What is percent-encoding?

URLs do not permit certain characters to be included in them. If you do include them, the URL may break and won't operate in the expected manner.

However, data you have, including answers from the form, may include those characters and you need a way to be able to use them safely in URLs (e.g. pre-filling). To achieve that, we can use something called percent-encoding, where a code represents a character, preceded by a %.

Let's look at an example of using percent-encoding.

  • Original pre-fill URL

  • Altered URL using percent-encoding


Above, we used %40 to replace the @ in the URL. This is one of many substitutes we can apply to ensure the URL is safe to use and can operate correctly.

Character codes

Here are some more examples of supported codes:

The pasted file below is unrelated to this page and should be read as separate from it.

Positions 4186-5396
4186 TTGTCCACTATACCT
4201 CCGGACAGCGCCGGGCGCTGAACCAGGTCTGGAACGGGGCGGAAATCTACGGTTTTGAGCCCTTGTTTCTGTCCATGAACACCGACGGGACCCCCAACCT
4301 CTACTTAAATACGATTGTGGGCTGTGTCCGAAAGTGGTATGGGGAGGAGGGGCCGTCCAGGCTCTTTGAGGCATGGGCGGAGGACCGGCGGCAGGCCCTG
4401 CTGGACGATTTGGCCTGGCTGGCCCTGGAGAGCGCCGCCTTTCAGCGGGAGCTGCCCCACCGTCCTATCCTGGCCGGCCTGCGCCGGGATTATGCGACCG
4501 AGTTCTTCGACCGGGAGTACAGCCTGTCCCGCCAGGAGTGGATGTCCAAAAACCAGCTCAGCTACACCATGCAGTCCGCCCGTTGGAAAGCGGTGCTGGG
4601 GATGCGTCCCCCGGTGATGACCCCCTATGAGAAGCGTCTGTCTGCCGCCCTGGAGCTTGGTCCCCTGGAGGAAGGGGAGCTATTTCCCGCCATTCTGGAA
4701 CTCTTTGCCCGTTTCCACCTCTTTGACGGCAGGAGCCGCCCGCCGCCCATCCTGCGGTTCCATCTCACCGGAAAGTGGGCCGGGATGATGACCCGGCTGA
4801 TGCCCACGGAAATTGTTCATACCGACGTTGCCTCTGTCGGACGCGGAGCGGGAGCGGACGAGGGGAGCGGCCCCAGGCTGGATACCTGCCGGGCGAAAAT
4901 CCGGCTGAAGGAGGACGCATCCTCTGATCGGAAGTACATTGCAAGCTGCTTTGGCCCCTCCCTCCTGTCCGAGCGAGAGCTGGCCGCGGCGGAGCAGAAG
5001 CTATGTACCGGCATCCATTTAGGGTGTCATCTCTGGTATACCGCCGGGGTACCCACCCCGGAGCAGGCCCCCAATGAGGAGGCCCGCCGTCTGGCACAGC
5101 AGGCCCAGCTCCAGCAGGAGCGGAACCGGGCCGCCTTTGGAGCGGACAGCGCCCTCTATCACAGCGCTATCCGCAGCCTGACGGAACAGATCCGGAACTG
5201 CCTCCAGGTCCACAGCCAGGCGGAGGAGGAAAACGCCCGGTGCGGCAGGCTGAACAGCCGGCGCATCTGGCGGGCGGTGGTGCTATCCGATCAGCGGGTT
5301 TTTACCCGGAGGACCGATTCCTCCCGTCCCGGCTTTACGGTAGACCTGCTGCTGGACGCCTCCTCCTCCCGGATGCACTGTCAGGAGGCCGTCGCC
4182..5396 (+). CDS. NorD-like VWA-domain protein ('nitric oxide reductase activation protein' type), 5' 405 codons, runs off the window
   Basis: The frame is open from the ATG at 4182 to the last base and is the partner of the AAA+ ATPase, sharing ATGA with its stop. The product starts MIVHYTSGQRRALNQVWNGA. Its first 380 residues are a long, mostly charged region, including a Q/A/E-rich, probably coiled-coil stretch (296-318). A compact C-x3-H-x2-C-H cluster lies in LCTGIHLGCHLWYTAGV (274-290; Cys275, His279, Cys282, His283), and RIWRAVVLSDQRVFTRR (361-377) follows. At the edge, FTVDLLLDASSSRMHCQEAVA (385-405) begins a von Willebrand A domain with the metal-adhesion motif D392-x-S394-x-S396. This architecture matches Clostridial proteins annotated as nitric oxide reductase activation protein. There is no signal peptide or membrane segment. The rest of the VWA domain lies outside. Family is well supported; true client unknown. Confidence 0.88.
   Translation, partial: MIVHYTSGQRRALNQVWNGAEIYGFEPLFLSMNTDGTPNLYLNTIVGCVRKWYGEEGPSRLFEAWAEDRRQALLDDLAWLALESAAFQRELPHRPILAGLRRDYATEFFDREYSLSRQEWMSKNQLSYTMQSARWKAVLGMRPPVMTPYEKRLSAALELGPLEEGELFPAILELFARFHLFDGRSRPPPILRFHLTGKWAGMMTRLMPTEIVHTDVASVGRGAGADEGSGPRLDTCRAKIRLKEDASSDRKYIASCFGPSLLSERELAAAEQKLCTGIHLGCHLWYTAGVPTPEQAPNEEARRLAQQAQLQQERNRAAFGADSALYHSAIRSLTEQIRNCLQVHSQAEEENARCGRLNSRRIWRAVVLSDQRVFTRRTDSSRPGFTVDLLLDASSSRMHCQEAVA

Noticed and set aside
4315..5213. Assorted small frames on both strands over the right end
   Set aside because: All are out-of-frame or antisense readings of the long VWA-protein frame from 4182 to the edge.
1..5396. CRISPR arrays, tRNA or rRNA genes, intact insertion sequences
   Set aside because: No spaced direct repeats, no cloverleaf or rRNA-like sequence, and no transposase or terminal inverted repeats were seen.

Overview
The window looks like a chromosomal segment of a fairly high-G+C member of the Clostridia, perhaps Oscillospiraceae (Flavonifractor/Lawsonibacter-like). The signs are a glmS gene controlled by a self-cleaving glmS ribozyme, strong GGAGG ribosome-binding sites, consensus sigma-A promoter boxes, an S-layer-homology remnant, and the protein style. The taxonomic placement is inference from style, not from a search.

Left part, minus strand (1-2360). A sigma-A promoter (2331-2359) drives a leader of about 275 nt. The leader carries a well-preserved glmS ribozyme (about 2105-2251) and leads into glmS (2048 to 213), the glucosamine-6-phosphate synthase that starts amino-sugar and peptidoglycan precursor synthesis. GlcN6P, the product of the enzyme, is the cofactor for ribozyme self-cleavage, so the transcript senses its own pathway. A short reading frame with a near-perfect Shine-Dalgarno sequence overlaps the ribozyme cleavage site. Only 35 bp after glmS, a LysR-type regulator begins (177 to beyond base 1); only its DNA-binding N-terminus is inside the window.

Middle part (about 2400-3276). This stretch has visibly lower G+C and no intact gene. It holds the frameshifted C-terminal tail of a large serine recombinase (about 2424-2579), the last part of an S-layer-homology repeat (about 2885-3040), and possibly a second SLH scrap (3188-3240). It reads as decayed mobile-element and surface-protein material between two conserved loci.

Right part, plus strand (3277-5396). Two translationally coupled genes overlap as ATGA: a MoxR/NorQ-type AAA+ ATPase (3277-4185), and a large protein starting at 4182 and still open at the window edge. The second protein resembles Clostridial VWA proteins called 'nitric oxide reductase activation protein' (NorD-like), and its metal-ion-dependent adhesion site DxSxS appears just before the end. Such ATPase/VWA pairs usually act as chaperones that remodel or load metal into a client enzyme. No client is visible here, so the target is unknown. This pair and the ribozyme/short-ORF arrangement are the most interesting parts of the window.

Character Code Character Code Character Code
space %20 ) %29 = %3D
! %21 * %2A > %3E
" %22 + %2B ? %3F
# %23 , %2C @ %40
$ %24 - %2D [ %5B
% %25 / %2F \ %5C
& %26 : %3A ] %5D
' %27 ; %3B ` %60
( %28 < %3C £ %A3

Percent-encoder tool

You can use our percent-encoder tool to quickly convert any values into their URL-friendly counterparts. Type the full value (like "John Smith" or "john@example.com") to see its percent-encoded version (like "John%20Smith" or "john%40example.com").